It’s chaos. Car owners en masse relieve their vehicles of their mufflers, burning rubber and backfiring (not supposed to sound dirty) on the busiest street in the city. The Corniche, which runs from the Port all the way through Abu Dhabi, past the beaches and up to Emirates Palace Hotel, is a standstill: thousands rev engines and blare music in cars painted with red, green and black, arrayed with faces of the Sheikhs, and overflowing with garlands and streamers. Exhaust pipes howl under pressure, letting out bursts that from the distance sound like automatic gunfire, and from up close, feel like it. Friends ride in pickup trucks or huge flatbeds, jumping and shaking them until it seems like they just might tip over. Others dance in circles in the street. Fireworks are exploding all the time. And everyone is shooting everyone in the face.

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كريكت — Cricket

[New video down below]

Since time immemorial, men and boys have long relished hitting balls with sticks. Satisfaction and accomplishment have no exemplar more pure than the moment of contact between ball and stick. With his first alphabet, man drafted rulebooks to institutionalize stick ball-hitting in rites like Rounders, which left the Queen’s isles on a boat to make its fame in the New World as Baseball. But before all of this, there was Cricket.

With this in mind, I set out for my first ever cricket match, a benefit for the victims of the floods in Pakistan and contested between the struggling Pakistani national team and the physically much larger squad from South Africa. It was green against light green.

Somehow, in my years of curiosity about “the sport Baseball made more interesting,” I had never been able to learn the rules. But there at the pitch, tutored by a well-traveled American, I had it down in five minutes. And immediately, I knew what was wrong.

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!العمل… — … Action!

Abu Dhabi Film Festival: Part Two
Read Abu Dhabi Film Festival: Part One


There are many different ways to be the same.  People in Islamabad are just like you, the movie Slackistan says — lazy, apathetic, directionless.  Why fight? Look how Western we are!  

Considering I’d left work at noon for popcorn and the movies, this was more than fair. Touché, Pakistan.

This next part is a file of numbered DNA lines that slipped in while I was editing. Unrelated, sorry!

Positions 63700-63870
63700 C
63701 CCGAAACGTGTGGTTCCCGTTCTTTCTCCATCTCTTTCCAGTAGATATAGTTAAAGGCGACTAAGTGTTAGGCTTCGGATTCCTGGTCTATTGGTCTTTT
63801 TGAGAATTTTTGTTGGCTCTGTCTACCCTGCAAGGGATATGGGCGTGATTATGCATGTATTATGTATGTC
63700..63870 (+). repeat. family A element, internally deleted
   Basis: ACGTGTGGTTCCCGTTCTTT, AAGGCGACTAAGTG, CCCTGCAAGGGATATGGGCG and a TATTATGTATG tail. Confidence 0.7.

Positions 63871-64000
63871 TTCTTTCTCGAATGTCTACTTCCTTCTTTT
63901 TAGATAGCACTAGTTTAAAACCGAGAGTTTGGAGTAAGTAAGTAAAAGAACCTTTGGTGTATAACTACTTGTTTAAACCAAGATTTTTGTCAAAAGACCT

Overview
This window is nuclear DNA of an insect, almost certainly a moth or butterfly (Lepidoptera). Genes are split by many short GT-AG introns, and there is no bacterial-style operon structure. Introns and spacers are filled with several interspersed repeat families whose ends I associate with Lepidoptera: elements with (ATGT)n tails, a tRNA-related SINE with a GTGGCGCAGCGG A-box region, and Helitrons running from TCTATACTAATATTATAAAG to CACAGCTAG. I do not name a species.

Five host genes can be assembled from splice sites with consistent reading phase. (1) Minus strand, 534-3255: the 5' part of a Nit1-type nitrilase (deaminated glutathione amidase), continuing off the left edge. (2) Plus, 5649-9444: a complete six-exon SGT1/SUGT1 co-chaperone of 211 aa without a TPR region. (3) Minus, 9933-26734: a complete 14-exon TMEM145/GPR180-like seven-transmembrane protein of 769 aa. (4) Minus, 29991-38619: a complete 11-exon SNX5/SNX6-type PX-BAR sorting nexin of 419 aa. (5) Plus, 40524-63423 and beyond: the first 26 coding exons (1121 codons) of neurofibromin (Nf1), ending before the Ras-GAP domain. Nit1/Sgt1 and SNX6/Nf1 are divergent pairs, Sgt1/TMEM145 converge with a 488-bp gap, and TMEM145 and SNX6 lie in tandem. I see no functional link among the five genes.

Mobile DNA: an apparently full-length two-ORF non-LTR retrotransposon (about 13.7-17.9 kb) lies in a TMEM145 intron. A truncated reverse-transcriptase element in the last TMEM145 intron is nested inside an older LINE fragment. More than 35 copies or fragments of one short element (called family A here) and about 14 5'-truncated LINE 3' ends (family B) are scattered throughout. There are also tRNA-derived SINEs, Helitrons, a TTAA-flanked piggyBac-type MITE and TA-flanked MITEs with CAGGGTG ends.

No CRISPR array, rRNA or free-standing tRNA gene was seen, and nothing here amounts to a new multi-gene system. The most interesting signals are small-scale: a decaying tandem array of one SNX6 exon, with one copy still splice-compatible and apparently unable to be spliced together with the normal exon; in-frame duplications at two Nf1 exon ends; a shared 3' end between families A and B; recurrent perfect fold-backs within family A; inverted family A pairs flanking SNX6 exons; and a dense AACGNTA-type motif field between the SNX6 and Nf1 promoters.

The next evening at the Emirates Palace Hotel, an Indian film showed in cultural compliment, this one about the stalwart spirit of one man… to mate his goat. Virgin Goat takes us all on a journey through backcountry Indian prisons, poverty and family feud, and caprine acid trip nightmares — all without the help of Steve Carrell or Judd Apatow.

Immediately after, and with Burger King in hand, I squeezed into the last showing of Chico & Rita.  The animated romance was a real culture shock — the Festival transported us from the land of chaste bovids to a place where mammals have, shall we say, a much different disposition: Cuba in the time of swing and bebop.  We watch a Cuban singer and pianist fall in love, separate and be separated by New York, and listen to Dizzy, Bird, and Chano Pozo all the way through. It’s just like The Pianist if 1942 Poland were a Cohiba cigar.
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…اضواء، كاميرا — Lights, Camera…

Four short and thirteen feature films ago, I settled into my first of many screenings at the Abu Dhabi Film Festival, all like little lessons (intentional or not) about the places they’re from It was Wrecked, the almost wordless struggle of Adrian Brody against amnesia, a shattered leg, and some sort of lion or cougar, and who finds himself trapped one morning in a totaled car with a bunch of dead people. The star was there in the kind of silly fedora worn by people that have never actually had any of those problems. That’s good acting.

The next day, I saw a beautiful Chilean documentary putting in parallel the endless search of astronomers for scientific truth and of wives and mothers for loved ones lost to the Pinochet dictatorship. And I saw a 3-D documentary matinée— Cane Toads: The Conquest, a lesson about the threat of the billions of lazily poisonous frogs conquering Australia from coast to coast. Guess which one I remember better.

The following afternoon: I Travel Because I Have To, I Come Back Because I Love You , a fictionalized documentaryish travelogue about forgotten northeastern Brazil, filmed without a gameplan on an array of recording media. A lot of footage of road just going by with narration in singsongy Portuguese. Nap time.

Also that Sunday was the much anticipated Never Let Me Go, based on a bestseller by someone about English boarding school children raised until their early twenties to be disposable organ donors. Spoiler alert: it sucks.